SCHOOLS will close for two weeks from Monday and pubs and restaurants face new restrictions from Friday in a bid to stop the spread of Covid-19.

The moves are among new restrictions announced on Wednesday morning by the Stormont Executive.

Schools will close for two weeks, including the half-term holiday, until Monday 2 November, when their closure will be reviewed.

In tight restrictions to the hospitality sector, pubs, cafes and restaurants will be limited to takeaway and delivery services only for four weeks from Friday.

Other measures announced include:

·      Off-licenses and supermarkets will be prohibted from selling alcohol after 8pm.

·      No indoor sport or organised contact sport involving mixing of households, other than at elite level.

·      No mass events involving more than 15 people (except for allowed outdoor sporting events where the relevant number for that will continue to apply)

·      Close-contact services such as hairdressers and beauticians to close - apart from those relating to the continuation of essential health interventions and therapeutics. 

·      Mobile hairdressers and make-up artists - also classed as close contact services - prohibited from working in homes.

·      Gyms to remain open for individual training but no classes permitted.

·      Places of worship to remain open but face coverings mandatory when entering and exiting.

The current restrictions on household mixing are expected to remain with no mixing of households in private homes - with exceptions including those joined in social bubbles of no more than ten people from two households.

Gatherings in gardens are also limited to six people from no more than two households.

As news of the new hospitality restrictions were announced, Martin Lynch, Chair of Andersonstown Social Club (PD) said the closure was "unfortunate but necessary."

SHUTTERED: Andersonstown Social Club (PD) will be closed for four weeks

SHUTTERED: Andersonstown Social Club (PD) will be closed for four weeks

"The PD has been to the fore. We were probably the first premises to close in the last phase,” he said.

"We have done everything we could to ensure the best protection for our members and customers. The club and the committee went out of their way to ensure that was done.

"I think the big thing now is the change of weather has forced people inside. The statistics show that an intervention was needed. There is going to be some debate around the effect of the new measures but as a committee, we felt it was needed to protect people in the community and wider society.

"It is unfortunate but necessary."

Laura and Jane Adams who are at the helm of Antrim Road’s Manny’s fish and chips and Sylvester’s café said that both businesses will be open for take-away, deliveries and collections. 

BLOW TO BUSINESS: Laura and Jane Adams from Manny's Fish and Chips

BLOW TO BUSINESS: Laura and Jane Adams from Manny's Fish and Chips

“Social distancing will be adhered to and if that changes we will have to change again. At the minute we don’t have any problems with doing take away service and deliveries,” explained Jane.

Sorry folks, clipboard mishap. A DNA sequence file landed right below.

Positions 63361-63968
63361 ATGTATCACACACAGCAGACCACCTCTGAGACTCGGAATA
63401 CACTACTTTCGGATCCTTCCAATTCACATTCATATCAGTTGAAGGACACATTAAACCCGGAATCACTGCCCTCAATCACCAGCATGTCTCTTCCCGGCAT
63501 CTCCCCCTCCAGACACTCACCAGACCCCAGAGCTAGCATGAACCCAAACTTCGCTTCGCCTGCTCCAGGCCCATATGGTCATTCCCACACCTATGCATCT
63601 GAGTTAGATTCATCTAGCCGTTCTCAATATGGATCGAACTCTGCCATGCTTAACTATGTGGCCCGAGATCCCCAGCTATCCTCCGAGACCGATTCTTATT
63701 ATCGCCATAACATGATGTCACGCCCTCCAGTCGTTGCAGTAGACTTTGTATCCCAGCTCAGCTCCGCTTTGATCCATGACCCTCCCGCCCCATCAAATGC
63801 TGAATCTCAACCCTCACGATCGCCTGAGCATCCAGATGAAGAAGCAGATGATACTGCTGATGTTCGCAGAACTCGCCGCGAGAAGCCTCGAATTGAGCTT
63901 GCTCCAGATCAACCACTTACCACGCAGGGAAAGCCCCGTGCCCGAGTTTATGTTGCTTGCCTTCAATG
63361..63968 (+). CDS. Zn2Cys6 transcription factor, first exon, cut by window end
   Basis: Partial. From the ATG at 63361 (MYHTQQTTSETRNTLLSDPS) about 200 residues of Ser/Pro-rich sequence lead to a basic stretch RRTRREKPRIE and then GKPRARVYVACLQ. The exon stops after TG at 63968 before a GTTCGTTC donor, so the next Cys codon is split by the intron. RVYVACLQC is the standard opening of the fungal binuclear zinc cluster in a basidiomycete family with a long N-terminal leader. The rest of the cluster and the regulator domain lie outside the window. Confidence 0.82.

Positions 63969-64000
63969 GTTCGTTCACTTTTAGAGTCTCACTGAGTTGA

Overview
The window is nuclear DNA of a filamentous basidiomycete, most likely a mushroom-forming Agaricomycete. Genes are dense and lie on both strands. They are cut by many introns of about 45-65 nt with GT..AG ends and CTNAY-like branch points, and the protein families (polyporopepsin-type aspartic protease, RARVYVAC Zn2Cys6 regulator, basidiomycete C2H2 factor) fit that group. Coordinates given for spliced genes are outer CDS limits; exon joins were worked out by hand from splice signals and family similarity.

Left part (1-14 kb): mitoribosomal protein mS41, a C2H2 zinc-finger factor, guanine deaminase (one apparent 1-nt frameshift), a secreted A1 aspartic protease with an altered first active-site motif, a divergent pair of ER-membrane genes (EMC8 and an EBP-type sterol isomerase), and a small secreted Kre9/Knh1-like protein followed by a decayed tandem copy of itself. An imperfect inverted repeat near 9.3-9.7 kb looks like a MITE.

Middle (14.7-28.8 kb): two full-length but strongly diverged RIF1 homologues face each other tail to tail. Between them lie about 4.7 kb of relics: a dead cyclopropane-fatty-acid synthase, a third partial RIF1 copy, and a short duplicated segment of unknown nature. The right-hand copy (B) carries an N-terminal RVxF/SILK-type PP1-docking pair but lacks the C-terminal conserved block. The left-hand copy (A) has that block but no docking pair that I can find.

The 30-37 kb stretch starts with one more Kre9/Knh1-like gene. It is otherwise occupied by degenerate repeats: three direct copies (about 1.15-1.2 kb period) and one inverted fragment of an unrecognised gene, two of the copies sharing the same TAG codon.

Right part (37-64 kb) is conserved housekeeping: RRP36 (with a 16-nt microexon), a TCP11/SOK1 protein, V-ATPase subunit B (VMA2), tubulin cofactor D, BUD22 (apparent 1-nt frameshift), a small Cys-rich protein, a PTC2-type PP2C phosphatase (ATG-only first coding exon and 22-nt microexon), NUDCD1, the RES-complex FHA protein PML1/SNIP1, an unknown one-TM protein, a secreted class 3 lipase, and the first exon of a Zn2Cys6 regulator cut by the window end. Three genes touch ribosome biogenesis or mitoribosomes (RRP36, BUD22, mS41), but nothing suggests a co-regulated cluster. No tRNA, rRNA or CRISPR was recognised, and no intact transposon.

“If this is going to help with the transmission of Covid then we are all for it. It’s very hard for some business to take that this is happening but at the end of the day hopefully we will be at the other side of it come the next few weeks,” said Laura. 

“If it doesn’t, then the Ministers will have to come up with something to help small businesses as we are the ones that are struggling the most. In the next week or two we will be opening Pizza Guyz in the area and that will be following the small model of collection, delivery and takeaway as well.”

Kelvin Collins, owner of Ben Madigan’s Bar and Kitchen on the Antrim Road told the BBC it is "crunch time number two" for his business.

"It's a hard time for everybody," he explained.

“We voluntarily closed before the first lockdown because we were worried about customers.

“We had no choice but to try and survive the latest measures having put blood, sweat and tears into building up the business.

"We're coming into Christmas, it's normally a time of year where we build reserves for January, February and March of next year, there are a lot of businesses that are closing down now that might not reopen again."

Crumlin Star Youth said it was with “great sadness” that their academy and youth teams would be shut down for four weeks.

A statement read: “Unfortunately we were hoping that it wouldn’t come to this but from today our academy and youth teams will shut down for four weeks. 

“Contact sport sadly was in the agenda which includes us as a club. It is sad to see as some clubs could struggle to get back from this, along with people’s jobs and businesses.

“After only getting ourselves back on our feet it comes with great sadness that we’ve to stop. 

“The club can only apologise on our own behalf but as you all well know, this is well and truly out off our hands.

“Please stay safe, keep an eye on our page for further updates we hope and pray to see you all in four weeks time!”